We underwrite food assistance and Medicaid for employees of Walmart and other big box stores. If these corporations had to bear those costs themselves, store items would cost significantly more.

But because we fool ourselves into thinking that Walmart has "low prices, always", we don't think about the fact that the Walton family has socialized employee overhead with our wallets.
Posted by: pondering_it_all

Re: Health insurance: is it socialism, or capitalism? - 02/05/20 02:15 AM

Like I've said, we pay what we pay and just about everybody gets healthcare one way or another. We just have a crazy convoluted way of paying for that that lets some folks get rich off of everybody else. Demagogues can focus your attention of some particular aspect of that crazy system and make you think it's something it is not. They just want to push on something that benefits them, but it pops out somewhere else like a balloon.
Posted by: Jeffery J. Haas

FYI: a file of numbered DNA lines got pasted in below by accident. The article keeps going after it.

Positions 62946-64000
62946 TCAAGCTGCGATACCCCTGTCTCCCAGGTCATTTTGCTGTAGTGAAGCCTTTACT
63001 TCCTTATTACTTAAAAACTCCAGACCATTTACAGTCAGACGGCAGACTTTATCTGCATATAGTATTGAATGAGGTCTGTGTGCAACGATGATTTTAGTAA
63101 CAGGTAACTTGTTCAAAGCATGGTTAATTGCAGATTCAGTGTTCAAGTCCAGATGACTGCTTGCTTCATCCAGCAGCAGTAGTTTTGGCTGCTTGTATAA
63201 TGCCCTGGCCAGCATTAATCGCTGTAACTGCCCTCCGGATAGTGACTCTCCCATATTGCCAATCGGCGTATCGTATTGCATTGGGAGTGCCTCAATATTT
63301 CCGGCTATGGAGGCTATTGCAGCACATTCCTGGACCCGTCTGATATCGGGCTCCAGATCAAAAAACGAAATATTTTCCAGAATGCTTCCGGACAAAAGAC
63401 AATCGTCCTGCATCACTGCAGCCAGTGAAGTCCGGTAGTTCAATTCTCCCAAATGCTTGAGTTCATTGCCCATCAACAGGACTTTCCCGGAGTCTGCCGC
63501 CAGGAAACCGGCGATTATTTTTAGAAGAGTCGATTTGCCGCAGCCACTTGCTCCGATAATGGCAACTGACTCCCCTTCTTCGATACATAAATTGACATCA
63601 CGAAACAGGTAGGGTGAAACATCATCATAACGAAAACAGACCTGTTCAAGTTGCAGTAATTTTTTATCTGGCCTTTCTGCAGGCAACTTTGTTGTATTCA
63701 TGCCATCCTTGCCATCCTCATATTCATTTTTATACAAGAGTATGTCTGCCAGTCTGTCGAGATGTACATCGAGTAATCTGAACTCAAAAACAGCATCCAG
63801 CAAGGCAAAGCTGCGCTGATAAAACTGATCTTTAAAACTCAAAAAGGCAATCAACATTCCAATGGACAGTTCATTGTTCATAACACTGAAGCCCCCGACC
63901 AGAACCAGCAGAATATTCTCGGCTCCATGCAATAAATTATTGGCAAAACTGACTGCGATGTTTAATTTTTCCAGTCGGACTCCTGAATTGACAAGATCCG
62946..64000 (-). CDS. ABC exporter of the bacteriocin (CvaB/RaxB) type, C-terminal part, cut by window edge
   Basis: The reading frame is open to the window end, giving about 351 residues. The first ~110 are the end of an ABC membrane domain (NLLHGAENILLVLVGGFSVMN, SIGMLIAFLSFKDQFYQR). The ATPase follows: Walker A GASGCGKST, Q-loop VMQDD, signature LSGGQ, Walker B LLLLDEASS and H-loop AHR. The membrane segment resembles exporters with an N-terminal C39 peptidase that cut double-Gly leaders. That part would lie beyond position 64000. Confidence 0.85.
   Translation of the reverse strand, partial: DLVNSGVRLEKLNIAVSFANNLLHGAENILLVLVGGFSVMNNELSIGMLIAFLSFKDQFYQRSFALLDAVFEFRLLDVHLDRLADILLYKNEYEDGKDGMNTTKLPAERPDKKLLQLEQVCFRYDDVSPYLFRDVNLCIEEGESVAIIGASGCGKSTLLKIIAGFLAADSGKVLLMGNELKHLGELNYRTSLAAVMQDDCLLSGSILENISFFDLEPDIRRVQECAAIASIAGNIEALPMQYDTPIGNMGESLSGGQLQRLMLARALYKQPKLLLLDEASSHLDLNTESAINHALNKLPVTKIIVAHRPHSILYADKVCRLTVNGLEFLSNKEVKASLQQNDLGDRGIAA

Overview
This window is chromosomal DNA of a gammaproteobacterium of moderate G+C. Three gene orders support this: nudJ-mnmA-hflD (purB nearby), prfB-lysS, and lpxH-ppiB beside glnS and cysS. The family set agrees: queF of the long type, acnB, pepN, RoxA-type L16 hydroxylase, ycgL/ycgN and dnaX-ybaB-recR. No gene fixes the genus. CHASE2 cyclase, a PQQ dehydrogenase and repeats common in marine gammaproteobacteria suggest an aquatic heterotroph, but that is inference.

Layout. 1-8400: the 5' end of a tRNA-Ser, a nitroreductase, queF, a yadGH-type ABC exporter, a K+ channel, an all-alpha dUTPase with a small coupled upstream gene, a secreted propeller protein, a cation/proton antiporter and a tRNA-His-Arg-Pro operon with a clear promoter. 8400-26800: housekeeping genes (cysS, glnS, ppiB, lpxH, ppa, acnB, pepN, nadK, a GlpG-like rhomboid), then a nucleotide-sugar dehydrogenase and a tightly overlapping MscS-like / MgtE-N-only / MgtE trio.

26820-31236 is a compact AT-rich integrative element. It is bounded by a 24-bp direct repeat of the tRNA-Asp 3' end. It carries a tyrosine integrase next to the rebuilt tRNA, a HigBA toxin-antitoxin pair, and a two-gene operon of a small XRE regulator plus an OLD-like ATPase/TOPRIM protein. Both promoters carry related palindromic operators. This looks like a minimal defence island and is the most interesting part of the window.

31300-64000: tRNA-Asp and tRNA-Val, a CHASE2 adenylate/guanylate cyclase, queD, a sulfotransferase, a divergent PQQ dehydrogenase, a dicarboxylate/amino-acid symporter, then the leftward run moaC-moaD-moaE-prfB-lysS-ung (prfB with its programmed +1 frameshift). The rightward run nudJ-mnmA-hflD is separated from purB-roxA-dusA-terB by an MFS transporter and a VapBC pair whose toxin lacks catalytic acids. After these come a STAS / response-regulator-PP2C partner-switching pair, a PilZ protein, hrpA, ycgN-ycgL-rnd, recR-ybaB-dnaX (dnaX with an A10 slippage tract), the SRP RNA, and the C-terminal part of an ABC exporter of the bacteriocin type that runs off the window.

Re: Health insurance: is it socialism, or capitalism? - 02/06/20 06:18 AM

Originally Posted By: pondering_it_all
Like I've said, we pay what we pay and just about everybody gets healthcare one way or another. We just have a crazy convoluted way of paying for that that lets some folks get rich off of everybody else. Demagogues can focus your attention of some particular aspect of that crazy system and make you think it's something it is not. They just want to push on something that benefits them, but it pops out somewhere else like a balloon.


But as it turns out, even among those who DO have health insurance, about 25 to 30 percent can barely even afford their premiums and the medications.
Sorry but it's not quite so binary as to say "almost everyone has coverage" because so many can barely swing their coverage.
Posted by: Greger

Re: Health insurance: is it socialism, or capitalism? - 02/07/20 02:49 AM

My Trumpian neighbor will vote for Bernie because his insurance costs are eating him up.
Posted by: Jeffery J. Haas

Re: Health insurance: is it socialism, or capitalism? - 02/07/20 03:48 AM

Hey, you know what?
Health coverage should be considered a human right by conservatives.
Why?